Trenia L. Cox is known as much for her advocacy roles as well as the multiple roles she assumed during her nineteen years of service at the Juvenile Welfare Board (JWB), a local funding source to promote the healthy development of youth and families. In her last role as Senior Special Projects Coordinator, she was dedicated to building the partnership of the Faith-based community with JWB through capacity building, technical assistance, and innovative programming to better address the needs of at-risk populations. In addition to the above responsibilities, Ms. Cox worked with local community stakeholders and their organizations to enhance the impact of the Juvenile Welfare Board in high need communities.

Ms. Cox earned a Bachelor’s and Master’s Degree in Sociology from Western Michigan University in Kalamazoo Michigan. Also, she is a graduate of Eckerd College Leadership Development Institute (2013) and Leadership Pinellas (2003). For eight years, Ms. Cox was an adjunct professor at St. Petersburg College in the Department of Social and Behavioral Sciences.

Ms. Cox lends her time and talent to a number of professional and community endeavors. Currently, she is Chair of the United Way’s Federal Emergency Management Community Advisory Committee, who is charged with the disbursement of local funds for safety net services.She was appointed by the St. Petersburg’s City Council to serve on the Social Services Allocation Committee to address the needs of the homeless population, recently elected as Chair.For the Juvenile Welfare Board, she was the lead staff member assigned to Family Oriented Concept Unified to Serve (FOCUS), a network of faith-based leaders and social service providers for technical assistance. Additionally, she is credited with four national presentations to the Child Welfare League of America, three presentations at the National Faith-based Symposium, and the National Association of Planning Councils on the value of social capitalism, community planning, and faith-based engagement.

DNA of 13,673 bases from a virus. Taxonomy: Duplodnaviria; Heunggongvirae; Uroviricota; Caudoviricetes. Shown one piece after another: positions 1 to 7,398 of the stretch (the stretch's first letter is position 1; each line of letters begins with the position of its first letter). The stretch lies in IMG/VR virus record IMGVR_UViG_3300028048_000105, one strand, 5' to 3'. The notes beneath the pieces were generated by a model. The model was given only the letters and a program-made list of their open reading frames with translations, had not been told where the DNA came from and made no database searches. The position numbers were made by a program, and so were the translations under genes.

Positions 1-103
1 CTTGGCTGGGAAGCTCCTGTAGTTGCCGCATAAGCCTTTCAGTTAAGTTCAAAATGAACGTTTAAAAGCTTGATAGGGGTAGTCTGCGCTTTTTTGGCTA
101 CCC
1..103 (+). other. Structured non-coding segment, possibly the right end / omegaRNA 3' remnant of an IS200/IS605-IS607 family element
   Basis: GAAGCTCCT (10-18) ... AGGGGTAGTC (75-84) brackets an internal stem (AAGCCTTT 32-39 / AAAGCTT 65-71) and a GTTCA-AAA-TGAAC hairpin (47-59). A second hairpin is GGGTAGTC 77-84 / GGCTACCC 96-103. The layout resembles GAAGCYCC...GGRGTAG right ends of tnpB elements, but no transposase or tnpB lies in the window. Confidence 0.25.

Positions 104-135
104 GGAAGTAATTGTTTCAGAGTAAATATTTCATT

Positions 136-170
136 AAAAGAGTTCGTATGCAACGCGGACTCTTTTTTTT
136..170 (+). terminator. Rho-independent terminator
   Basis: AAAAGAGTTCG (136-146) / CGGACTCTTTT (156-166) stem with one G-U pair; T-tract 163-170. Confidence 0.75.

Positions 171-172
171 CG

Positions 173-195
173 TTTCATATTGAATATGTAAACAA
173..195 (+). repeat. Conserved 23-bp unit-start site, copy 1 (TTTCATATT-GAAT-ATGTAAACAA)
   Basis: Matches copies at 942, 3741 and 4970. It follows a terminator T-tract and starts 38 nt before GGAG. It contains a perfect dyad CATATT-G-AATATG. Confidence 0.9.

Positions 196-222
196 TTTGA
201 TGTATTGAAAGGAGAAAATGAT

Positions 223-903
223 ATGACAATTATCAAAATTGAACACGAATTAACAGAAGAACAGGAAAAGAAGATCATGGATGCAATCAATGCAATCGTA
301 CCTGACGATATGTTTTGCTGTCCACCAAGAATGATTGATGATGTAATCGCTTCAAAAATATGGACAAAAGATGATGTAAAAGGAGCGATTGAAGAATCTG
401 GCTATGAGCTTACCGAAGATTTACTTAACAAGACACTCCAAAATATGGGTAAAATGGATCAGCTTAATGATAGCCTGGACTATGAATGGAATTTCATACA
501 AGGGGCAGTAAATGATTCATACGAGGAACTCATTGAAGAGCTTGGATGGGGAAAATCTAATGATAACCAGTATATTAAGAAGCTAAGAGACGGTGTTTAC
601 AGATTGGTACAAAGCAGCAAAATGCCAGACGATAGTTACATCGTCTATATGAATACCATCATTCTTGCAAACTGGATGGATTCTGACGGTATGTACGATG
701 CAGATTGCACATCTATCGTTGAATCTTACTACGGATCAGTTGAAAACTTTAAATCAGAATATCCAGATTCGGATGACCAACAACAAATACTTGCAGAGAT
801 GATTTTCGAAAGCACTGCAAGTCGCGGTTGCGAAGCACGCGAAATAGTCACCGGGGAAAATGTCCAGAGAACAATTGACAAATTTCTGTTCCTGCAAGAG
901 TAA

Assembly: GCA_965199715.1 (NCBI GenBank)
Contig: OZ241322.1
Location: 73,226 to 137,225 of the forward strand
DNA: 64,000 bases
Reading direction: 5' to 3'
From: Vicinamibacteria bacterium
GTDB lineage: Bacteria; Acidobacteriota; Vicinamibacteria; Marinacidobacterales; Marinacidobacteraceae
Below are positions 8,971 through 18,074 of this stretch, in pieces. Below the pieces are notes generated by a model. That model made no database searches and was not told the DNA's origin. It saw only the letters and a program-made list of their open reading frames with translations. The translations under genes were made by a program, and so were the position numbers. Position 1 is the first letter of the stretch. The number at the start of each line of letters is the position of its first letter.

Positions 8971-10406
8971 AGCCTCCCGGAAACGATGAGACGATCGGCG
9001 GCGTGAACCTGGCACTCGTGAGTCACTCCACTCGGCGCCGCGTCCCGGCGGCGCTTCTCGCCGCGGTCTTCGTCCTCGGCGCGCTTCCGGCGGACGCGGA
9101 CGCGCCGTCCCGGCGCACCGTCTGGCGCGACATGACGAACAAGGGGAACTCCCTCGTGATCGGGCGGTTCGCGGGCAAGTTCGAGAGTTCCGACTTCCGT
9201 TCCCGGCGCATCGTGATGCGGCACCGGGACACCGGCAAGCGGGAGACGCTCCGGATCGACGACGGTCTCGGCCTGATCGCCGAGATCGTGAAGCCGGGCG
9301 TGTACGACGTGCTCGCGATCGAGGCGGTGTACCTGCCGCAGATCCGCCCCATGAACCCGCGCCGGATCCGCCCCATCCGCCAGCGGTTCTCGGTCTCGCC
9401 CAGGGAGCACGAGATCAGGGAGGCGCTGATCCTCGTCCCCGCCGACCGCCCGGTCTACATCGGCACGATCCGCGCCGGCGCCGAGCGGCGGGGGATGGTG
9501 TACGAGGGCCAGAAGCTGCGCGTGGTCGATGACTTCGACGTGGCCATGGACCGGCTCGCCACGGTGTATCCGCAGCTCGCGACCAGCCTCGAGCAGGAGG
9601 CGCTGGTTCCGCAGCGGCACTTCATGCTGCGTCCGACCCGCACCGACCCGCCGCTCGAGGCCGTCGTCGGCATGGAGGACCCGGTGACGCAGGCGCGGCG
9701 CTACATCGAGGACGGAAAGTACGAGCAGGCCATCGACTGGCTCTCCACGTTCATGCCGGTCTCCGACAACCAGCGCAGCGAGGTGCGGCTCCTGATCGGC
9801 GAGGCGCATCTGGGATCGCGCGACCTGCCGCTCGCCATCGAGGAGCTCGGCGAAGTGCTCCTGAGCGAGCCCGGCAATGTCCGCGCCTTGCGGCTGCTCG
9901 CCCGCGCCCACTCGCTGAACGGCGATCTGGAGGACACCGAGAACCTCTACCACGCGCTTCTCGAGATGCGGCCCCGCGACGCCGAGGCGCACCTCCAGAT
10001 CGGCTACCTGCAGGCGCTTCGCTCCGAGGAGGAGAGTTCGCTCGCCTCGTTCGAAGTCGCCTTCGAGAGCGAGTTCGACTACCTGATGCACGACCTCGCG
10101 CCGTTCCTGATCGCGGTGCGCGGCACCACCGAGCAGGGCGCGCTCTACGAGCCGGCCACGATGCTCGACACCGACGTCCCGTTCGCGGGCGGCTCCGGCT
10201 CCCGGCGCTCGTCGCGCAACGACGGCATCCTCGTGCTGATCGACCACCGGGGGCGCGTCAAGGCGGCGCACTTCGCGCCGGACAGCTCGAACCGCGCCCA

Her professionalism and volunteerism has not gone unnoticed. She was recently recognized by the Office of U.S. Representative Kathy Castor and the City of St. Petersburg City Council as one of the 2014 First Ladies in African American History. She was also a finalist for the St. Petersburg Chamber of Commerce Woman of the Year Award, and Human Rights Hero Award in 2006.Former and current affiliations include: National Forum for Black Public Administrators, National Association of Planning Councils, National Association of Human Rights Organization, Child Welfare League of America, Alpha Kappa Alpha Sorority, and the National Association for the Advancement of Colored People, where she served as President.

In her spare time, Ms. Cox serves as a mentor to at-risk youth and young professional women. Her current advocacy efforts are focused on the educational achievement gap, juvenile justice reform, and the pipeline to prison.

Ms. Cox is widowed with two adult children and resides in St. Petersburg, Florida.

Steve Cleveland